Nancy, or Anne

The "Black woman Ann otherwise called Nancy" was the slave around whom the 1800 case (R v. Jones) centred. There are scant resources available from which to piece together a picture of Nancy's life, but an image does emerge from various newspaper articles and court records of the time.

Caleb Jones, Nancy's owner, claimed in his return to the writ of habeas corpus that Nancy had been a slave since birth. According to Jones, Nancy was born in Maryland to an African female slave, and she left Maryland for New Brunswick with Jones in 1785. A few articles pertaining to Nancy's life appeared in the Saint John newspaper, the Royal Gazette, before the trial in 1800. On September 19, 1786, Jones reported in the Gazette that Nancy had escaped from his estate in Nashwaaksis, along with a young Black boy and three other adult slaves. He described her as "NANCY about 24 years old, who took with her a Negro child about 4 years old called LIDGE." Jones offered a reward of six dollars each for the return of Nancy and the other female slave, and of two guineas for each of the men. This same announcement appeared in the Gazette in July and September 1786, indicating that Jones had some difficulty reclaiming his slaves:

From the subscriber living at the Nashwakshis, the county of York, between the 15th and 21st days of this instant July, the following bound Negro slaves, viz. ISAAC about thirty years old, born on Long Island near New York, had on when he went away, a short blue coat, round hat and white trousers. BEN, about 35 years old, had on a Devonshire Kersey jacket lined with Scotch plaid, corduroy breeches, and a round hat. FLORA, a wench about 27 years old, much pitted with the small pox, she had on a white cotton jacket and petticoat. Also NANCY about 24 years old, who took with her a Negro child about four years old called LIDGE. The four last mentioned Negroes were born in Maryland, and lately brought to this country.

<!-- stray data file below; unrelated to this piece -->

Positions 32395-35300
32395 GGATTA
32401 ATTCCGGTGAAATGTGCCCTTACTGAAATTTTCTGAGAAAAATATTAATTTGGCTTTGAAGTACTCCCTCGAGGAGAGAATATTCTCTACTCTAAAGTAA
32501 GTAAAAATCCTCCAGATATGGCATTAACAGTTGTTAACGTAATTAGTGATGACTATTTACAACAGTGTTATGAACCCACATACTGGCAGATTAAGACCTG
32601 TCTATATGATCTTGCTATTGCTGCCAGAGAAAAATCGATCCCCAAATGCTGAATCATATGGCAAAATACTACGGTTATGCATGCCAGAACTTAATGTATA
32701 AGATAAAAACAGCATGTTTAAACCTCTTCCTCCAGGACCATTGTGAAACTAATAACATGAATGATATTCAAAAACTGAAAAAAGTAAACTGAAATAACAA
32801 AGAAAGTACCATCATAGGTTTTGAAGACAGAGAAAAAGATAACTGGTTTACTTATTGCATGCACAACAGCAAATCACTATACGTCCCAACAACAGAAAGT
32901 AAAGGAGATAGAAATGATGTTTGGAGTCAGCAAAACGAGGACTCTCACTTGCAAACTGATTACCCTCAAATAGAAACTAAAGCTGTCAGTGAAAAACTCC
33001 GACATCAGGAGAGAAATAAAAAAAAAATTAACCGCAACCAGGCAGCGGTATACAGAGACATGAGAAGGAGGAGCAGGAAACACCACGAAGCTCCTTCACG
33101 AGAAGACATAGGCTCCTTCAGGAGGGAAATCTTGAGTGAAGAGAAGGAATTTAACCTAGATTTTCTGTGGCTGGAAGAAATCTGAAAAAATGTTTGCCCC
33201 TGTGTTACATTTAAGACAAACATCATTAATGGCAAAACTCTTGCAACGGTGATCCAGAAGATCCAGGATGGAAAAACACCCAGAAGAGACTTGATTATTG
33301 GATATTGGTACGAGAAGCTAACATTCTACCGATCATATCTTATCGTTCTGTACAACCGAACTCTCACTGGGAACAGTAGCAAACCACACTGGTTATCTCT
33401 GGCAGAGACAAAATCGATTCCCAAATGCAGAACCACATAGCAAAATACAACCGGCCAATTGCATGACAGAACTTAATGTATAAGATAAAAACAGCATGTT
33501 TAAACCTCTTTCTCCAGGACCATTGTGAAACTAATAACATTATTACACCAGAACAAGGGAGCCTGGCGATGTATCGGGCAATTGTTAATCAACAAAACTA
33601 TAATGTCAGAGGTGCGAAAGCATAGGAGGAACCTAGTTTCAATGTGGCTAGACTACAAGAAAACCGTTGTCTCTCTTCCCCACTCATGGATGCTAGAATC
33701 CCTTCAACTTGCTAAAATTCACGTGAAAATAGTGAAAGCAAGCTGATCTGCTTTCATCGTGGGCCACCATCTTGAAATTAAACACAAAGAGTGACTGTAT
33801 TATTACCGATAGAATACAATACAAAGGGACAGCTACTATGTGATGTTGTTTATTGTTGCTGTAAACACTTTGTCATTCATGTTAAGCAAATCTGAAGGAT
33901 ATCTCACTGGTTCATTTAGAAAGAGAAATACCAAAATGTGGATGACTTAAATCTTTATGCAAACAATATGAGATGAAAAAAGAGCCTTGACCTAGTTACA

All persons are hereby forbid to harbour any of the above Negroes, and all masters of vessels are forbid to take them on board their vessels as they shall answer the consequences. A reward of TWO GUINEAS, will be paid for each of the men and SIX DOLLARS for each Negro woman, by Mr. THOMAS JENNINGS, if taken and deliver'd to him at the city of Saint John, at York Point, or if taken and delivered to the said JENNINGS or to the subscriber in York County, the like reward with all reasonable charges will be paid by the said JENNINGS or the subcriber.

25th July, 1786.

When the judges' decision split in R. v. Jones, Nancy was returned to Caleb Jones, who in turn sent her back to her previous owner, William Bailey. Turn-of-the-century historian I. Allen Jack has dismissively described Nancy's fate following the trial: "She bound herself to [Bailey] for fifteen years and disappeared from history"

It has been difficult to trace Nancy's life before and after the trial, partly because of the dearth of records left behind about New Brunswick's slave population, but also because of the uncertainty of Nancy's full name. A few items appeared in the Gazette several years after the trial that could have related to the Nancy involved in R v. Jones, but it is impossible to make any certain connections. In 1806, for example, a black woman, Nancy Richards, was acquitted for the murder of a bastard child and sent to the House of Correction for six months (GazetteSept. 10, 1806). Three years later, a Mr. D. Brown advertised "A Negro Wench, named Nancy" for sale in the Gazette(Oct. 16, 1809). Despite the uncertainty surrounding Nancy's life after the trial, she undoubtedly played an important role in R v. Jones as the slave around whom the battle to declare slavery illegal was fought.

Archives & Special Collections, Harriet Irving Library, University of New Brunswick
c. 1800
Fredericton, New Brunswick, CANADA
© Archives & Special Collections, Harriet irving Library, UNB. All Rights Reserved.

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